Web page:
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The craftsman
Volume XXVIII, Number 6 (September 1915)

Marple, Albert
Beautifying the storm drain ditch,   pp. 611-613 PDF (1.2 MB)

Page 611

OW often we see home places, which
        are otherwise well located and at-
        tractive, practically ruined by the
        presence of an ugly, unbeautiful
storm drain ditch. Instances of this kind
are anything but rare in localities where
hilly ground abounds, and where towns and
cities are built largely upon a hillside. It
is natural that water falling in the form of
rain upon the sides of the hill shall run
down the hillside in an attempt to reach the
lower level. As the water proceeds and the
stream becomes enlarged a ditch or storm
drain is naturally established. As a result
of the constant wear of the water the drain
is enlarged and deepened until after a while
it has become quite a large ditch and if per-
mitted to grow will probably carry away a
large strip of the property. This feature,
aside from the fact that a ditch of this sort
tends to prove extremely unhealthful, is
anything but desirable.
   If caught in time the growth of this ditch
 may be checked. Instead of being per-
 mitted to carry away a great section of the
 property it may be confined to the small
 strip of land where, naturally, the storm
 water should run. That this is true has
 been demonstrated by a resident and prop-
 erty owner of Hollywood, California. The
 piece of property where this improved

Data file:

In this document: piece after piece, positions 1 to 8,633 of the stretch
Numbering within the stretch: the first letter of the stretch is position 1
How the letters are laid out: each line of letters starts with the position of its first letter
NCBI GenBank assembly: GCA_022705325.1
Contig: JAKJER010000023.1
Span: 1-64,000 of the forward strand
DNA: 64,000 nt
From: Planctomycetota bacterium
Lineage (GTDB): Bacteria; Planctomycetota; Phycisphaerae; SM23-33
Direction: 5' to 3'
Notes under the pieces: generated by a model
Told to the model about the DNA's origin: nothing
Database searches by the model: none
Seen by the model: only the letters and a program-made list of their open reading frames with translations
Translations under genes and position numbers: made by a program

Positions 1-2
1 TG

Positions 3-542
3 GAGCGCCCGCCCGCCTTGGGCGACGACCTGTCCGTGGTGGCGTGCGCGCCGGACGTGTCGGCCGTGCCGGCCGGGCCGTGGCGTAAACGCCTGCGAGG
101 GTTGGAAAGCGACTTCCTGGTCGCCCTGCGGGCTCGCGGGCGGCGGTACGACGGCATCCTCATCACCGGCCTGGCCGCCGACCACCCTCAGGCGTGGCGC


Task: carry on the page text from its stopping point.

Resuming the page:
ditch, which now is an ornament rather
than an eyesore to the home place, was for
months unoccupied. Strenuous efforts were
made to sell it, but upon seeing the ugly
ditch running through the property prospec-
tive buyers would refuse to consider it.
After a long while there came along a buyer
who could see more than the property in its
condition at that time-he could see its im-
proved state, or rather, what it would be if
intelligent improvements were installed-so
he purchased the property. The first thing
he did after securing possession of the
property was to begin improving the ditch.
The initial step was to construct the con-
crete work of the ditch-this virtually con-
sisting of a large concrete flume, with sides
and floor of this material. The ditch at
the bottom is nine feet in width, the walls
five feet in height, while both walls and
floor are six inches in thickness.
   The concrete work done, beautifying was
 started. The arbor was built to about five
 feet above the edge of the concrete flume.
 This framework was made of 2x4 up-
 rights, 2x2 inch slats and 1x3 crosspieces.
 At about the center of this covered flume,
 which is about 200 feet in length, there is
 a footbridge, over which pretty trelliswork
 has been built. The bridge is five feet in
 width and the trelliswork is eight feet in
 height, and is supported by 2x6 timbers.
   At the extreme rear end of the improved
 section of this ditch is the automobile
 bridge, which connects the driveway on the

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